Entry seven

I decided to wake up early on Sunday and go to a Catholic Mass in Seoul. I did some research and found the perfect one to go to, the Myeongdong Catholic Cathedral. It contains a lot of history and is designated as National Historic Site #258 in the country. It was actually the first Catholic Church in Korea and remains an important symbol of Christianity throughout the nation.


Starting in 1784, people gathered at this location to practice their faith. It was later on reconstructed in 1894, with the final Joseon Dynasty king laying the first stone. The structure of the church was really neat because it was evidently built in a Gothic style; the ceilings were very high and all emerged to a point amongst the brick pillars. Here are some pictures of the ceiling.


I was excited to see the ornately decorated stained glass windows in the interior of the cathedral (it reminded me of the church in my hometown). I can never decide what is more beautiful: the morning sun shining through the stained glass windows or the glowing, intimacy of the colors at night.


Unlike other nations that are usually shaped by a dominant religion, Korea has a variety of religions that are practiced. Buddhism is currently the leading religion, in regards to the size of followers. I read in the last ten years, though, that the Catholic Church has increased its membership by 70%.

Christianity was actually banned in 1758 and was claimed by the current King as an “evil practice” since it went against their ancestral worship. After the religion was reintroduced almost 30 years later, many Korean Christians were persecuted and lived a life of hardship. For example, 8,000 Catholics were killed across the nation during the Catholic Persecution of 1866. The Myeongdong Cathedral continued to stand high, though. Even during such dark times, the parish continued to expand and grow.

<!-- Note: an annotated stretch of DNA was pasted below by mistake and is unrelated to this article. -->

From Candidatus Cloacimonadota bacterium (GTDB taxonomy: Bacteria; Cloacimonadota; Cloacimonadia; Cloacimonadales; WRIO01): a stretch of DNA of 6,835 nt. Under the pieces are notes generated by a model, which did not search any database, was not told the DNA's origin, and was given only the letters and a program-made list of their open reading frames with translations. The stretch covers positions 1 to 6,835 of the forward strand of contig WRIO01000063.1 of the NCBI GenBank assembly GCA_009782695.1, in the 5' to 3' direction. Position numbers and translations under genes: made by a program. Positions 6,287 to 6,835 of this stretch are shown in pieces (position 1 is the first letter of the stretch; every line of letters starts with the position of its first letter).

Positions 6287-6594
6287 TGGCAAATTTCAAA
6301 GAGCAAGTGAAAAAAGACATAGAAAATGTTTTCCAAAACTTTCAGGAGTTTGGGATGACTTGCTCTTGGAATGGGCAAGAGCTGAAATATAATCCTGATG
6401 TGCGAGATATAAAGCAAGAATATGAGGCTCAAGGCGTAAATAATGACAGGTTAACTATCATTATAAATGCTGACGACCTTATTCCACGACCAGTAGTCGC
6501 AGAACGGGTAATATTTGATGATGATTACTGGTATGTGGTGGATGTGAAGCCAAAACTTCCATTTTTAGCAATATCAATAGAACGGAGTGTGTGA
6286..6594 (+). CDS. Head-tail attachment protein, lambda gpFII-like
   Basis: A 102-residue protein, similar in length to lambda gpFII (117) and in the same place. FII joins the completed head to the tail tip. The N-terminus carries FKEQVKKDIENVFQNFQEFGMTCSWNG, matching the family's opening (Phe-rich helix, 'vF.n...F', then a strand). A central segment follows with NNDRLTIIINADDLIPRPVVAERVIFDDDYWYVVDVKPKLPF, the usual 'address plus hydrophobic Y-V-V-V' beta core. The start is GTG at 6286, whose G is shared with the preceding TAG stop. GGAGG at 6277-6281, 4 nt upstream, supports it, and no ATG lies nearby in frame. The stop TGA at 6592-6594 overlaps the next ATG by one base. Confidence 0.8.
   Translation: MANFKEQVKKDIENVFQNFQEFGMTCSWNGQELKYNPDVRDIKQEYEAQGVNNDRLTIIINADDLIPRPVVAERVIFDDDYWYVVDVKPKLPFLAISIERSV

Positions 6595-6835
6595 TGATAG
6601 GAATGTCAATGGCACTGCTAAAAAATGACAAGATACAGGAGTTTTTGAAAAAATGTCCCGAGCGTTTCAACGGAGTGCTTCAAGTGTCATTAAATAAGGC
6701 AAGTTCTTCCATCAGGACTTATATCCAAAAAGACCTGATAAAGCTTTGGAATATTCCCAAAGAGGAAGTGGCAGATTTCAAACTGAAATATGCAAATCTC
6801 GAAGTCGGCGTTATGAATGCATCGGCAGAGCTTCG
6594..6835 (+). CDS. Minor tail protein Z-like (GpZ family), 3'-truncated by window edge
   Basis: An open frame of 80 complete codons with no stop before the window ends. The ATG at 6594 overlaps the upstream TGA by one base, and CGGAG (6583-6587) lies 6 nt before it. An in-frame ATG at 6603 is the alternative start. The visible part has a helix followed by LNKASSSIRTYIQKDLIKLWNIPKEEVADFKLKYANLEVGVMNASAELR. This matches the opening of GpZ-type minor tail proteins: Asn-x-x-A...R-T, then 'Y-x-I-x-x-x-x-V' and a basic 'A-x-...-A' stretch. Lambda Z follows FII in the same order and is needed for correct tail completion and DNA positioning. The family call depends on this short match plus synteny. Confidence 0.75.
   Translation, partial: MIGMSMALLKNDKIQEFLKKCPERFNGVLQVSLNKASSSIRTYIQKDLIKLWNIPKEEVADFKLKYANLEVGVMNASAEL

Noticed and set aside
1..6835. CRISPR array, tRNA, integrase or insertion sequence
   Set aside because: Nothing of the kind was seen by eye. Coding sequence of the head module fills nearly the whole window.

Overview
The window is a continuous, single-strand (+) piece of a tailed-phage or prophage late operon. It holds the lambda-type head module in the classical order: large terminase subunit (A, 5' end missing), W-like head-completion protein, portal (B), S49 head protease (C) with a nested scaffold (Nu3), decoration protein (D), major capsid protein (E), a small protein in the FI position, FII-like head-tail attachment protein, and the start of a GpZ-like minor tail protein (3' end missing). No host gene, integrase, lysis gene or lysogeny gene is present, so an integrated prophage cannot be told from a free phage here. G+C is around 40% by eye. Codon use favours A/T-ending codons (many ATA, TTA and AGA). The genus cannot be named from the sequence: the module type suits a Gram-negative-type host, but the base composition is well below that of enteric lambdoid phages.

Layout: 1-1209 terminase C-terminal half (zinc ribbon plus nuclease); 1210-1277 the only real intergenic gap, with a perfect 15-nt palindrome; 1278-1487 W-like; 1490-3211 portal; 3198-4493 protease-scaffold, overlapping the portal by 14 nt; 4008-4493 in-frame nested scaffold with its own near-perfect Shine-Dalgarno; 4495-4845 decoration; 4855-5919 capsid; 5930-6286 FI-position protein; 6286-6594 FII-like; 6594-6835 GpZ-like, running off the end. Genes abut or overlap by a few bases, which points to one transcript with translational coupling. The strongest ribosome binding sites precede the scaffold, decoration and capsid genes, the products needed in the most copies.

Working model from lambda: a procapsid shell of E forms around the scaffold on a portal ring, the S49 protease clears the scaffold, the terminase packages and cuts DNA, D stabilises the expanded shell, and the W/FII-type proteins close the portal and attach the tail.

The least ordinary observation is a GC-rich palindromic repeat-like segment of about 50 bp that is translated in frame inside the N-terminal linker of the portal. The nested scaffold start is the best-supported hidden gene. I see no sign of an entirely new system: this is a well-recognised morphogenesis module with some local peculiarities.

I left campus around 7:30 a.m. to be able to attend the English mass at 9 a.m. The service lasted roughly 45 minutes and was very similar (if almost identical) to what we did in my church back home. I even recognized all of the songs! Because of size of the church, there were TV screens in the back incase the viewers had a hard time seeing the front.


The priest was older and spoke with a small accent. The main message from his sermon was that food is a gift from God. I feel like I have heard that phrase over and over, and I’m guilty of just letting it go in one ear and out the other. He was not the most engaging speaker, but I was determined to decipher the phrase (for that I knew I would eventually reiterate it in my blog). Whether or not you’re religious, I still think the message is somewhat universal.

Food is the heart of all social gatherings/parties and is usually the “fix me up” whenever you’re feeling down. Life happens and we may end up abusing it or taking advantage of its abundance, forgetting all about its original nature – it was a gift. How to take full advantage of this particular gift, though? Similar to the way you would wear a shirt that you received for your birthday? Through something as simple as giving to those less fortunate or as big as aiding another country during a famine, we can use food exactly for what it was originally meant for: learning to help others. That’s the basis of what I took from his sermon, and I’m sure each person walked away with a different interpretation.

After the sermon, we did the offerings and received the host as usual (although they did not offer the wine). Another difference was that I noticed a lot of the women wore white and lacy veils. It was actually a beautiful sight and signifies that the person is unmarried.j1

Like I said, mass was pretty quick and was under an hour. Because the church was located in the middle of a large shopping district, I was able to do some souvenir shopping afterwards. It was overall a great start to my last Sunday in Seoul 🙂

Oh! And here is a photo of Pope Francis at the Myeongdong Cathedral in 2014


See you next time!


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